ETF Inflows Inched Up to $31.7B in April as Mutual Funds Lagged

ETF Inflows Inched Up to $31.7B in April as Mutual Funds Lagged

The year is shaping up much like 2022, industry expert says.

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Total net inflows to exchange-traded funds crept up by a half-percentage point to $31.7 billion in April, according to market researcher Cerulli Associates, in what may be a continuation of ETFs grabbing market share from mutual funds.

The inflow was a reversal of the $12 billion that moved out of ETFs in April 2022, and represented a 0.5% “organic” growth rate, Cerulli reported. That brought total exchange-traded fund assets to “right under” $7 trillion, a 1% growth rate, the firm said in its monthly Cerulli Edge commentary.

Mutual funds experienced $25.2 billion in April outflows, boosting total outflows for the year to $86.1 billion through April 30. Despite the outflows, mutual fund assets this year, through April 30, had gained 5.7% to $17.2 trillion, a period in which the S&P 500 rose 3.1%.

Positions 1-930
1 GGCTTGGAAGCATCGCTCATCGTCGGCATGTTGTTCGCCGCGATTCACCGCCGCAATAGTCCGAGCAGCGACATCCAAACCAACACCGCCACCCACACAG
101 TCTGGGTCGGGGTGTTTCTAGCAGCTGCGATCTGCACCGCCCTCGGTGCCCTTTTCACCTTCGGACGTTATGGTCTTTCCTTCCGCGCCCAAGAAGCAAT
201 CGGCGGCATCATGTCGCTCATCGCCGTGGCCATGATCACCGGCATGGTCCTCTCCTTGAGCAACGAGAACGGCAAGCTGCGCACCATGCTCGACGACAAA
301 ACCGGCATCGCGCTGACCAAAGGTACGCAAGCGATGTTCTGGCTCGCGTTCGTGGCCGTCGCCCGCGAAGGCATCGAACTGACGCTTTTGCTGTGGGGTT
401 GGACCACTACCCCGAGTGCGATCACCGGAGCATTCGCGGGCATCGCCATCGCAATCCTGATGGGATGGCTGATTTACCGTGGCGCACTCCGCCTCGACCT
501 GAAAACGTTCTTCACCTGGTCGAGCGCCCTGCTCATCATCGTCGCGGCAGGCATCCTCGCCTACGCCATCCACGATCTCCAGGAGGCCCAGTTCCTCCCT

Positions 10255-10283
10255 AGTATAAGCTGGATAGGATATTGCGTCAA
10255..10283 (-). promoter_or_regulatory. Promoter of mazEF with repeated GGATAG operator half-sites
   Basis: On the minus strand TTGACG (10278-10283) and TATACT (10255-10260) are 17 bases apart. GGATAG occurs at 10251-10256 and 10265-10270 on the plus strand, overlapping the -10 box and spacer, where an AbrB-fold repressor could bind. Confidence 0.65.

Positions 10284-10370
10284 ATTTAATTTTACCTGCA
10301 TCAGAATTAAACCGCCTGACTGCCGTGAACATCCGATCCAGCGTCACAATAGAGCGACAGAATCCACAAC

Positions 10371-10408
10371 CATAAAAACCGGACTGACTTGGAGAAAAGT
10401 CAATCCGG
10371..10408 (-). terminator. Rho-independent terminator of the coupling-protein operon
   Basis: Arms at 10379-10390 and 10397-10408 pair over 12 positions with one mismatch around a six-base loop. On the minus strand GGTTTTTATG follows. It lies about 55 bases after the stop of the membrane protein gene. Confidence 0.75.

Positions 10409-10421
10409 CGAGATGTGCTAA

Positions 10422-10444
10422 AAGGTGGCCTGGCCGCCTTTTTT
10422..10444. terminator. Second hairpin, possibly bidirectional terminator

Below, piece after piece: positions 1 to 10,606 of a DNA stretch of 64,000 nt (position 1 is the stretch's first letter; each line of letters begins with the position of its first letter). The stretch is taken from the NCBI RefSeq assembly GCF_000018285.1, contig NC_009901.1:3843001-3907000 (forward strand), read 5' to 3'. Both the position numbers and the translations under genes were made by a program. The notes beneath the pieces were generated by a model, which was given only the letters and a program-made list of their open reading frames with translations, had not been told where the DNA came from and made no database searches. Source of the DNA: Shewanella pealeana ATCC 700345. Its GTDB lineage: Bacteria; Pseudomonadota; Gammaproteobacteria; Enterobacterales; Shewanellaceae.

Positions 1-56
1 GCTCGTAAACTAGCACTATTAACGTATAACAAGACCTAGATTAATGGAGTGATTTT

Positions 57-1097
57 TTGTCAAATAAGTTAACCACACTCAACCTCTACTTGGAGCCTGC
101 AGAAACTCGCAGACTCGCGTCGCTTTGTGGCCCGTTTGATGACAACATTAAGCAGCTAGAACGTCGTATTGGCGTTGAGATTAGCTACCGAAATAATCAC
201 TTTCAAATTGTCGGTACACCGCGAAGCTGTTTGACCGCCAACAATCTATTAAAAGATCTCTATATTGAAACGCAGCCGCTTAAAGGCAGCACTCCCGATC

Asset managers are moving away from selling mutual funds and favoring ETFs, a poll last month from Cerulli found. The survey also reported that ETFs offer a solid investment opportunity for 79% of asset managers, 54% of whom use them. A quarter reported that even though they don’t invest in them now, they will start within the next 12 months, while 33% said they had no plans to do so.

This year’s ETF activity is shaping up to be a replay of 2022 in terms of growth, according to one industry expert. Last year, the ETF inflows stood at $600 billion by year’s end, whereas 2021 had been a banner year with $900 billion in inflows.

Jillian DelSignore, managing director of asset management platform FLX Networks, said her hopes for a $1 trillion year in ETF inflows have been dashed.

“It’s not likely with the start we’ve had this year. I think this year will fall more in line with 2022,” she said in an interview. She said she expects ETF assets reached around $150 billion as of the end of May.

DelSignore predicted the active ETF flows in the U.S. will surpass $90 billion, topping last year’s $85.5 billion. Active funds’ assets under management topped $340 billion at the end of last year.   

“Active ETFs are a focus for me and for the industry,” she added. “While a fraction of AUM and flows, I do think they will continue to punch above their weight class and see significant growth and flows.”

 

Follow Michelle Lodge on Twitter @lodgemich

Michelle Lodge is a journalist who is a contributor to many sites: Fortune, Money, Time, Barron’s, Investopedia, CNBC.com and Bloomberg.com.